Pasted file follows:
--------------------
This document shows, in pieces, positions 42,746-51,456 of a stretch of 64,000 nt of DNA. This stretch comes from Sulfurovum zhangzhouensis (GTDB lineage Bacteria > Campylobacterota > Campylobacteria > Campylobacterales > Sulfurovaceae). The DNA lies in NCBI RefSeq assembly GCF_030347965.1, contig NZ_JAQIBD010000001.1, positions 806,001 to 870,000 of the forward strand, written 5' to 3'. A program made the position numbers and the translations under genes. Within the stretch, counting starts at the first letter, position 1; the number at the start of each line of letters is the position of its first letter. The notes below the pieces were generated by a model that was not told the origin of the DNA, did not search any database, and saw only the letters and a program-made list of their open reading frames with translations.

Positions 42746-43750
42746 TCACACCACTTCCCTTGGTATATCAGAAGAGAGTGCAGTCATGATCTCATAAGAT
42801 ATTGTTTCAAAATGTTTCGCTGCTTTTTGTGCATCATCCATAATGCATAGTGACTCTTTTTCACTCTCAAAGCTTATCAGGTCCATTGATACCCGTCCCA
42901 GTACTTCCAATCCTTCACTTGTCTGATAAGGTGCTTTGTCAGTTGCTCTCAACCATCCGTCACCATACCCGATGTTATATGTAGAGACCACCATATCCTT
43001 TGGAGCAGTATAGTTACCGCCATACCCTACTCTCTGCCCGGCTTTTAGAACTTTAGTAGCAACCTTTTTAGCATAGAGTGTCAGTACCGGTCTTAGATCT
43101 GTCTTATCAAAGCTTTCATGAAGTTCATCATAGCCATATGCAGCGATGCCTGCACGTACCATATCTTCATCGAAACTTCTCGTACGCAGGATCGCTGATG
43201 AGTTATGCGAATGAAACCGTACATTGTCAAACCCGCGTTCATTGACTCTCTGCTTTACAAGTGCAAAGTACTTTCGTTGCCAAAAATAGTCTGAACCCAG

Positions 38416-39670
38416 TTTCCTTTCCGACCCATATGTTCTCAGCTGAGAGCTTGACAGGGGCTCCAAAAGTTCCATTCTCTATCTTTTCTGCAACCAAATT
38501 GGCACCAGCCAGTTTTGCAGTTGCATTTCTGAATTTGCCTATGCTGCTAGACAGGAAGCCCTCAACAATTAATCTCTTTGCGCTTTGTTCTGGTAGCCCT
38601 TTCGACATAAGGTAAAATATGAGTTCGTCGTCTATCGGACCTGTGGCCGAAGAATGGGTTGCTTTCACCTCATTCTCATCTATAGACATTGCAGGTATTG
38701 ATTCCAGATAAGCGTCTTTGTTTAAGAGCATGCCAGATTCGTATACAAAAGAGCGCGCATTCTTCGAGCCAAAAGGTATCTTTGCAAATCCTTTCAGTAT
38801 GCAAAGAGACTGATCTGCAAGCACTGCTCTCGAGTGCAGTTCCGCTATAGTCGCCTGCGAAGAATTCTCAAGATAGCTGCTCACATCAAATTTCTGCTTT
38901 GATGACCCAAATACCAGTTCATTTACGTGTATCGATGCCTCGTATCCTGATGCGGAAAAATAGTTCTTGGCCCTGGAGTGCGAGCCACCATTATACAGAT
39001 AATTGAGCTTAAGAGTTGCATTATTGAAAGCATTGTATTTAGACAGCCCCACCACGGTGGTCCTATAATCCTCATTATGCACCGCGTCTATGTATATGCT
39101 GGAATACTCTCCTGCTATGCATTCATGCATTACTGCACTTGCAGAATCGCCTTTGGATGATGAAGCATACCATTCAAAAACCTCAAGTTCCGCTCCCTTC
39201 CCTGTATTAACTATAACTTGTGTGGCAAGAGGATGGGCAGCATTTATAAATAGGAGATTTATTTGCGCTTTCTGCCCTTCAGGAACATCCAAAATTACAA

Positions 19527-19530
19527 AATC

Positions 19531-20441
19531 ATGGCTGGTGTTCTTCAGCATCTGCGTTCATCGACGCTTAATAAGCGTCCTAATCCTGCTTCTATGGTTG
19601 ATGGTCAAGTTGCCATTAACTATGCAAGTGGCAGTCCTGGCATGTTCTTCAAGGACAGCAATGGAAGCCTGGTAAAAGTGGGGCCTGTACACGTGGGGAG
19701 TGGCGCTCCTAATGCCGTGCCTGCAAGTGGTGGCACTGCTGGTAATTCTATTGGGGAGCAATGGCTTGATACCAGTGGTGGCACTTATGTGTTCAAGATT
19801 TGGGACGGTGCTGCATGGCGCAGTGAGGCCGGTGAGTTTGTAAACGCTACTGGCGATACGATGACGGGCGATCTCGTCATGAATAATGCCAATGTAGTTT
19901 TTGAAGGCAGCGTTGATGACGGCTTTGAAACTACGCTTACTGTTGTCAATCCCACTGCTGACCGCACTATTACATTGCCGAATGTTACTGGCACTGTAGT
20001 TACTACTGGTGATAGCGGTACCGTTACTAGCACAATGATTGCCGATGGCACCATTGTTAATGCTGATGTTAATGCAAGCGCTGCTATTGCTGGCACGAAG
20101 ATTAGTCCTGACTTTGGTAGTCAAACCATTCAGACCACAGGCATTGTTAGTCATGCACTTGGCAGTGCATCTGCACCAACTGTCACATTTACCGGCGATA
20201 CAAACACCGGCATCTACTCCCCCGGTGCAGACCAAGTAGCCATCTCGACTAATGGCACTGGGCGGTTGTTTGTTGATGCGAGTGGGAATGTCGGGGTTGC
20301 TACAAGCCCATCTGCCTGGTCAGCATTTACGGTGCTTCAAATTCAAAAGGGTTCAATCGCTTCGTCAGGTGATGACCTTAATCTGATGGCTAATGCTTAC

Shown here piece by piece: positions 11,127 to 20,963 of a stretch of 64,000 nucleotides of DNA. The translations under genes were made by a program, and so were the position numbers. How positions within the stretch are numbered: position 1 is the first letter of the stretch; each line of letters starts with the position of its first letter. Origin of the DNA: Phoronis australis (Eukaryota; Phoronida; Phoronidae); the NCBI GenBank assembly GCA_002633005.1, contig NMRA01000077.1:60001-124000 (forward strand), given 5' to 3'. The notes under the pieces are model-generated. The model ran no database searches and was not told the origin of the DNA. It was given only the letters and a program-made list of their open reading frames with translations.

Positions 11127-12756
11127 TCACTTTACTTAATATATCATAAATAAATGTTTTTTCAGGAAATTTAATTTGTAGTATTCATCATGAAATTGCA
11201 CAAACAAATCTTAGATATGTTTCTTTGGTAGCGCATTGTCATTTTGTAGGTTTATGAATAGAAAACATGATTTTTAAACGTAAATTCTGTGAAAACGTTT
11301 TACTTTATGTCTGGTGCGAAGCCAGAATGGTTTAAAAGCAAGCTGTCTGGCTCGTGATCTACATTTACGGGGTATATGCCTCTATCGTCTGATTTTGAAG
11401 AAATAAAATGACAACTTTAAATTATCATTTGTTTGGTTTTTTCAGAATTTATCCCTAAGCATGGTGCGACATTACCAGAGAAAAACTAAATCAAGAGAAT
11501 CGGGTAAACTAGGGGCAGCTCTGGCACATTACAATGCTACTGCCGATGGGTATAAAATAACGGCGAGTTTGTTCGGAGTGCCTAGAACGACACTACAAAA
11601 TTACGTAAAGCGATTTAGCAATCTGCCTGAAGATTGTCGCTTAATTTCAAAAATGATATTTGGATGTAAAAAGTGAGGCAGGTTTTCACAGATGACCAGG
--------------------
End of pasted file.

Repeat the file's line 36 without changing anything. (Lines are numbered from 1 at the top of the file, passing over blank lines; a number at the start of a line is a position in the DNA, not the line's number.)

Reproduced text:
11401 AAATAAAATGACAACTTTAAATTATCATTTGTTTGGTTTTTTCAGAATTTATCCCTAAGCATGGTGCGACATTACCAGAGAAAAACTAAATCAAGAGAAT